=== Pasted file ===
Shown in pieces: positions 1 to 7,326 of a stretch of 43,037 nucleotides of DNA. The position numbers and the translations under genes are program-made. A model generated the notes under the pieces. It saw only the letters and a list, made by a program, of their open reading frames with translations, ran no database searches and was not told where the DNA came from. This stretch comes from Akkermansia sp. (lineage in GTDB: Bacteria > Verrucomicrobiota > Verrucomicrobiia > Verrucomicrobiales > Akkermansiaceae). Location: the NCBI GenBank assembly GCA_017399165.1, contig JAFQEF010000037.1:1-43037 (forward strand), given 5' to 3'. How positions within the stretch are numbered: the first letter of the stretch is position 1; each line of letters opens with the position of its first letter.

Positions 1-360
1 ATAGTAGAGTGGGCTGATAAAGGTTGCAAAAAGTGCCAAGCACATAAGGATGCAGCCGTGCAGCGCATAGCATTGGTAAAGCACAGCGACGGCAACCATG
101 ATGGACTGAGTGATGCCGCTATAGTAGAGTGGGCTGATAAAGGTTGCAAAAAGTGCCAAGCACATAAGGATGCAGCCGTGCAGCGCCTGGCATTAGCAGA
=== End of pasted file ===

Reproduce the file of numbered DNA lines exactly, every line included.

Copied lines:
Shown in pieces: positions 1 to 7,326 of a stretch of 43,037 nucleotides of DNA. The position numbers and the translations under genes are program-made. A model generated the notes under the pieces. It saw only the letters and a list, made by a program, of their open reading frames with translations, ran no database searches and was not told where the DNA came from. This stretch comes from Akkermansia sp. (lineage in GTDB: Bacteria > Verrucomicrobiota > Verrucomicrobiia > Verrucomicrobiales > Akkermansiaceae). Location: the NCBI GenBank assembly GCA_017399165.1, contig JAFQEF010000037.1:1-43037 (forward strand), given 5' to 3'. How positions within the stretch are numbered: the first letter of the stretch is position 1; each line of letters opens with the position of its first letter.

Positions 1-360
1 ATAGTAGAGTGGGCTGATAAAGGTTGCAAAAAGTGCCAAGCACATAAGGATGCAGCCGTGCAGCGCATAGCATTGGTAAAGCACAGCGACGGCAACCATG
101 ATGGACTGAGTGATGCCGCTATAGTAGAGTGGGCTGATAAAGGTTGCAAAAAGTGCCAAGCACATAAGGATGCAGCCGTGCAGCGCCTGGCATTAGCAGA